We want to extend voting rights to 16 – 17 year olds; reform our democracy so that all elections use a form or proportional representation called Single Transferable Vote (used for Council elections in Scotland); complete the devolution settlement with a written constitution, elected House of Lords and regional devolution in England; support flexible working with a 20% increase in the Minimum Wage for people on zero hours contracts and a “dependent contractor” employment status with minimum earnings levels, sick pay and holiday entitlement; and to build 300,000 more homes per year, especially social housing and homes for rent. In stopping Brexit, we want young people to continue to enjoy the benefits of accessing 28 countries to learn and work.

A recent YouGov poll suggested that young people, more so than the general population, consider the environment to be one of the most important issues facing the country. If you get into government, how will the Liberal Democrats tackle the climate crisis?

The Lib Dems have always been passionate about the environment, and we have produced an ambitious but credible plan to tackle the climate emergency. We have set a target of 2045 for net-zero carbon emissions, but action would start straight away on the biggest contributors – we’d switch to 80% renewable energy by 2030 by investing in offshore wind, tidal and solar energy and better connecting our grid with Europe; and we’d start a massive programme of insulating buildings so that by 2025 we need much less energy to heat our homes and can put an end to fuel poverty. In addition, we’d electrify all railways, tax frequent flyers more and oppose further airport expansion, and ban the sale of petrol and diesel vehicles by 2030.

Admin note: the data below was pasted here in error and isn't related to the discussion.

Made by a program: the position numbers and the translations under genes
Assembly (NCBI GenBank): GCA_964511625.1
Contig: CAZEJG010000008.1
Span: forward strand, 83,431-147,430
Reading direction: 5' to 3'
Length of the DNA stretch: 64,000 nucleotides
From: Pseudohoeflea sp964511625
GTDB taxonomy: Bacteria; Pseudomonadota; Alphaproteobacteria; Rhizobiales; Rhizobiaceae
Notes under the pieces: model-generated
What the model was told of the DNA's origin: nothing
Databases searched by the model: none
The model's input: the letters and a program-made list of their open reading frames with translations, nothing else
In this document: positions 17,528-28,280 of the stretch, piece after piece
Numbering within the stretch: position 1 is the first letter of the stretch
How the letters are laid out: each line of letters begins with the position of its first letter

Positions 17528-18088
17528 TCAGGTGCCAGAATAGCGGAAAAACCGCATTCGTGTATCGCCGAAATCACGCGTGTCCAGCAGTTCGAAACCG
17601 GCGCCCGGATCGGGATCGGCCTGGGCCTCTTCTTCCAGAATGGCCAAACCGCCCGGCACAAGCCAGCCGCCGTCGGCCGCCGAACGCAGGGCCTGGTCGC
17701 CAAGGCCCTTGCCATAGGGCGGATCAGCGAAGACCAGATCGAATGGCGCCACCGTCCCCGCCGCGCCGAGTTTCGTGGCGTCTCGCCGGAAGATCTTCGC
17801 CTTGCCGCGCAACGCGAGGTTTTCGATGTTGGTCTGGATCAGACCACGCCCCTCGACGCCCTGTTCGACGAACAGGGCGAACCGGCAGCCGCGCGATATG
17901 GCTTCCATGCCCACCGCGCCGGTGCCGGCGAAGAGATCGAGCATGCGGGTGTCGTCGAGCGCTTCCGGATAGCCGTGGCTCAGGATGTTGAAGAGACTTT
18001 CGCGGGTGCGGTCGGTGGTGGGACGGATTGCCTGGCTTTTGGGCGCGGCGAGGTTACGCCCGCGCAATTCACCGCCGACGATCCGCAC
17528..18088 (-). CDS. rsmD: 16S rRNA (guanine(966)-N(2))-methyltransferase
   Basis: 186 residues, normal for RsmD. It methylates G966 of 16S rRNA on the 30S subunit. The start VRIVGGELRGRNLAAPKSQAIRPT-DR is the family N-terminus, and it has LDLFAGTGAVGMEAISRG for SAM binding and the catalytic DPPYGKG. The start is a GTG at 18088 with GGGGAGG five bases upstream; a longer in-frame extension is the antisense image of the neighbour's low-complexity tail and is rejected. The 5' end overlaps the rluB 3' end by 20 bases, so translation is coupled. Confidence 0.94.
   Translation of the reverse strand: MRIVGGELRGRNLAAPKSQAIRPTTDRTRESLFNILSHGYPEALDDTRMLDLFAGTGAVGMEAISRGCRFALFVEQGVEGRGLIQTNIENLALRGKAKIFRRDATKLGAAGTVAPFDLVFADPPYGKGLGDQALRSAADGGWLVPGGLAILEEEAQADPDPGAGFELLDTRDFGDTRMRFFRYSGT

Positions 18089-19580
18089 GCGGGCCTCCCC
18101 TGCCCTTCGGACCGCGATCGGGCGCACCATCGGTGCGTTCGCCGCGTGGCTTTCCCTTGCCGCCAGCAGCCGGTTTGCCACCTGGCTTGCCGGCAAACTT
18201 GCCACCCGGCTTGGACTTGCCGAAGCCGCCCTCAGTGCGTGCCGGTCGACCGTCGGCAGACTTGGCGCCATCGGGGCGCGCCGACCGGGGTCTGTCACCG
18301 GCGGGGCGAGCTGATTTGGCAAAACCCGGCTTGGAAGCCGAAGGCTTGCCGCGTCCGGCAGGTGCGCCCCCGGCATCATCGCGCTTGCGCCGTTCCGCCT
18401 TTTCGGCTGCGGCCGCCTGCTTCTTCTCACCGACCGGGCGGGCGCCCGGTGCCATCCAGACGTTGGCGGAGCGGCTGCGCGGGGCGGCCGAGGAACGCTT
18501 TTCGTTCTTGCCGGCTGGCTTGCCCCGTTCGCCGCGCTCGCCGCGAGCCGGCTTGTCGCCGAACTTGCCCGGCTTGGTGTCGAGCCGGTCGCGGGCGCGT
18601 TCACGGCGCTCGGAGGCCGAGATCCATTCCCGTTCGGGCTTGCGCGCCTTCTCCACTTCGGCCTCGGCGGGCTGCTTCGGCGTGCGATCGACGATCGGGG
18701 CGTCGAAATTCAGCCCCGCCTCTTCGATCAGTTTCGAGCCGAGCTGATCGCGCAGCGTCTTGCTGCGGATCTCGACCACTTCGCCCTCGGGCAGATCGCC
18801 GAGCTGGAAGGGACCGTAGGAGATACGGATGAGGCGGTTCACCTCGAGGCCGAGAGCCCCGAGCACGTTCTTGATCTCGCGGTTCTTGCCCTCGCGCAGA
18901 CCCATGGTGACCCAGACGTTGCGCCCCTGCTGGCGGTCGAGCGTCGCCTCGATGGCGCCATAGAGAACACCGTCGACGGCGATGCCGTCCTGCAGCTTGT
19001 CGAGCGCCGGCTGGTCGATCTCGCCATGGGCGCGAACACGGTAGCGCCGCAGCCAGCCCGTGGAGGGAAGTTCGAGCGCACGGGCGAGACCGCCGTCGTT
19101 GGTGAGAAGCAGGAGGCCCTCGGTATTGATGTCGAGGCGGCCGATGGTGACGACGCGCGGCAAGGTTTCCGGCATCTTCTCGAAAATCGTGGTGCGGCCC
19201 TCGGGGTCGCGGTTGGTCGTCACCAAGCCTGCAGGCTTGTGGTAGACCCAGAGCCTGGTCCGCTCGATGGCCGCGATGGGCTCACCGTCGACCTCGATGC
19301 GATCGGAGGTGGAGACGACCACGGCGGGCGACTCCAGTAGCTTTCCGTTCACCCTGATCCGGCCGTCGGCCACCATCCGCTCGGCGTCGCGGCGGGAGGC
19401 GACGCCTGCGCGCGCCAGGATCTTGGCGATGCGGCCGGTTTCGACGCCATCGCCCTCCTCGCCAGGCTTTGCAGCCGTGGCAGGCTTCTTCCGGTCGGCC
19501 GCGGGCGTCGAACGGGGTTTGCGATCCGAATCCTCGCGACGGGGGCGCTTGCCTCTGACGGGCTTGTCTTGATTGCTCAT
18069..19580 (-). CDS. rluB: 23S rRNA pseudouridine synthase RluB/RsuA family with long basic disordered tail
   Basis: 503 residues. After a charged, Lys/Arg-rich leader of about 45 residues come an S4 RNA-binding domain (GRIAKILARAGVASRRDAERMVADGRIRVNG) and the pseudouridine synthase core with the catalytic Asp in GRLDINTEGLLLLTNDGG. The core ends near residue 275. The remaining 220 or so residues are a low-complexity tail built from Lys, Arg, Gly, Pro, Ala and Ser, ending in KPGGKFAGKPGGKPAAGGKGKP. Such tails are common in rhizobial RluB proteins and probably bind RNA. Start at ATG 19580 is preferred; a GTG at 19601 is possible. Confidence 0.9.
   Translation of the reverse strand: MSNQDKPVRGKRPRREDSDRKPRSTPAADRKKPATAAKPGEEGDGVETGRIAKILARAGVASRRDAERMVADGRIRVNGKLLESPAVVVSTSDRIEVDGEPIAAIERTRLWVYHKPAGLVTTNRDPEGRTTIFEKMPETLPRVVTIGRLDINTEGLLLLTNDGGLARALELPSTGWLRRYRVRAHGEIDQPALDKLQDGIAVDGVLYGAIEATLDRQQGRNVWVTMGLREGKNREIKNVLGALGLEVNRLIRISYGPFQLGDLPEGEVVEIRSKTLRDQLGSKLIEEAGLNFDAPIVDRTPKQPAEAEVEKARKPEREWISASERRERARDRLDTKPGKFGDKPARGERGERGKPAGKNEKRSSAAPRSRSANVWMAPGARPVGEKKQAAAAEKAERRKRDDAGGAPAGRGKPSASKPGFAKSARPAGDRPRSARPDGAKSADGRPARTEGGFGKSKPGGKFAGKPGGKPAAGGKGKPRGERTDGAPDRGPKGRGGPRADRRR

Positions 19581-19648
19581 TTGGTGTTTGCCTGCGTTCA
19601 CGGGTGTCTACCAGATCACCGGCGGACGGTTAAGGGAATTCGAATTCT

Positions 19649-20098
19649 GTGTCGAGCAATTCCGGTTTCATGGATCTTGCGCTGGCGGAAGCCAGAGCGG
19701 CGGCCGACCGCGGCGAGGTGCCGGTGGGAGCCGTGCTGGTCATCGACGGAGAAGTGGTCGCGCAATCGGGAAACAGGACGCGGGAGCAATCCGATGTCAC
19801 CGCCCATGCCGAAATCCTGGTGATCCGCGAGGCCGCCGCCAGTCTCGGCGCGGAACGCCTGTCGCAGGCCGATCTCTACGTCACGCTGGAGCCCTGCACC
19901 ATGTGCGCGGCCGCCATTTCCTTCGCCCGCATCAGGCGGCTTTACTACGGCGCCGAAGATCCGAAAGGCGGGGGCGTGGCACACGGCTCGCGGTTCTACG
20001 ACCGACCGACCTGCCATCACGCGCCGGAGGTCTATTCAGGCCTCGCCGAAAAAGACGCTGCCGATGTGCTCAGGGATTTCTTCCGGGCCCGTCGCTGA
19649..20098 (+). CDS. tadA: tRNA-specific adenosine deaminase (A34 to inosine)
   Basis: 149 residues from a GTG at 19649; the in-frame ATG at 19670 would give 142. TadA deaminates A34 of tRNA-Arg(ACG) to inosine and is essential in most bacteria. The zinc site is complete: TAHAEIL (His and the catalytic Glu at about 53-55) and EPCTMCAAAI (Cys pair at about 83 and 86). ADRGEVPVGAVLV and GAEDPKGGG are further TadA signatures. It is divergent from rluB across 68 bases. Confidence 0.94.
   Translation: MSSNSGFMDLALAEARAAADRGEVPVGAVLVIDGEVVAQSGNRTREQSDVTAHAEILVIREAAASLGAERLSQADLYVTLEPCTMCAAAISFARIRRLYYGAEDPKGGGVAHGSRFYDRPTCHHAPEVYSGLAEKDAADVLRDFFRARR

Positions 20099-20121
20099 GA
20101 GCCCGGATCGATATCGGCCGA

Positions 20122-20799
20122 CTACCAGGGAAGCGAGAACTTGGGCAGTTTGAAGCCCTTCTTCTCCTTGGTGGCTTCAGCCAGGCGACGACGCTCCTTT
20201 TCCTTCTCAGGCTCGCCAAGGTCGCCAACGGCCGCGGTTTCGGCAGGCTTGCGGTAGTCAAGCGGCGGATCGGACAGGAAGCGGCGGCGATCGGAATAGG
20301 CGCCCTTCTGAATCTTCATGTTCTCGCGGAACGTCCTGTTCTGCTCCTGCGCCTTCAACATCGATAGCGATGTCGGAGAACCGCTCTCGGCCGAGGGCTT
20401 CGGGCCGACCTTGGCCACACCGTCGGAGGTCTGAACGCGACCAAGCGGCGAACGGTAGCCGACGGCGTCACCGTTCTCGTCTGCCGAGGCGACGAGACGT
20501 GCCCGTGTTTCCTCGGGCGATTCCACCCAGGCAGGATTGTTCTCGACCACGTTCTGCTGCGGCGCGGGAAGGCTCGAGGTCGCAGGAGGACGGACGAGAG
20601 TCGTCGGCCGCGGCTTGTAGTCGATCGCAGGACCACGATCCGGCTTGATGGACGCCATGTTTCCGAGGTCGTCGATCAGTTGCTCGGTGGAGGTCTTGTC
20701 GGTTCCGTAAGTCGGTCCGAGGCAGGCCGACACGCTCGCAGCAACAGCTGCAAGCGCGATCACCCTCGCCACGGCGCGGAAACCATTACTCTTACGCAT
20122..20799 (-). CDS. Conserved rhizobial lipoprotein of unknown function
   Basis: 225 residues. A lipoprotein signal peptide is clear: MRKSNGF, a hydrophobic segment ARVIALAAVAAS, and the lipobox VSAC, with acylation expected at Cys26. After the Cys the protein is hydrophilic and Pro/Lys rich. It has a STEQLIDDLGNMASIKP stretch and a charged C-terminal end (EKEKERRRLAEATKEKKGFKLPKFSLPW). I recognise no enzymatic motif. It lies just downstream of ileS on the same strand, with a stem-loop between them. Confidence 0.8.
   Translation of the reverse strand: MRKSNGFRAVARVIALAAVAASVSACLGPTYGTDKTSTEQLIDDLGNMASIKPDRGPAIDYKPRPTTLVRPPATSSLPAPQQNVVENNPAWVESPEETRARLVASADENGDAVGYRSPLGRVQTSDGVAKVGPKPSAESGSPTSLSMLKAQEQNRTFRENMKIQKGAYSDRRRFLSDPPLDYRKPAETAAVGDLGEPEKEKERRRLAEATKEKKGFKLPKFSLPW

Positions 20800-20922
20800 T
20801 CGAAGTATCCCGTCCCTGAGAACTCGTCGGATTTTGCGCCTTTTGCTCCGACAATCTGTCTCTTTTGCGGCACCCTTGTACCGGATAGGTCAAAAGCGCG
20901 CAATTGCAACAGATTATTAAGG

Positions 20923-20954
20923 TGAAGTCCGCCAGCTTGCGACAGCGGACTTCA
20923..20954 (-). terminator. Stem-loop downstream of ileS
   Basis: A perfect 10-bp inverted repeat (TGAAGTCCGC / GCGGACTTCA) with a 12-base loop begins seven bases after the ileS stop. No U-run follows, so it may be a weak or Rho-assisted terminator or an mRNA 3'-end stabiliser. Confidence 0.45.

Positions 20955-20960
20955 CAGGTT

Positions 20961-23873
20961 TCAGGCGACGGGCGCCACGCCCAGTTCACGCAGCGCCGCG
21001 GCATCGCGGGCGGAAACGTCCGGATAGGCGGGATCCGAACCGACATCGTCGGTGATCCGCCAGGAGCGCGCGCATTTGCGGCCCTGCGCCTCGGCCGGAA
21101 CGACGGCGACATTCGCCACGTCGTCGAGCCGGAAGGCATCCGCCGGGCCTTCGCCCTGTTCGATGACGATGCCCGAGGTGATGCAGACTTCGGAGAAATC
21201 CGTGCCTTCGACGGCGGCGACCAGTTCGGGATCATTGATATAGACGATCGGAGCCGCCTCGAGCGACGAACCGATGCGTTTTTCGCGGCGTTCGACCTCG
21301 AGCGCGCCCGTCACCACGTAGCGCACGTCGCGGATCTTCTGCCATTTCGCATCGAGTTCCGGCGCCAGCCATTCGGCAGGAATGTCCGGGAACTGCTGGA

Two difficult parts of the greenhouse gas problem are agriculture and industry – we’d introduce better regulation and encourage the use of carbon capture and storage technology wherever possible, as well as planting 60 million trees per year to start taking more CO2 out of the atmosphere. Finally, we’d ban fracking across the UK, and introduce a Just Transition Commission to migrate the fossil fuel industry into sustainable jobs.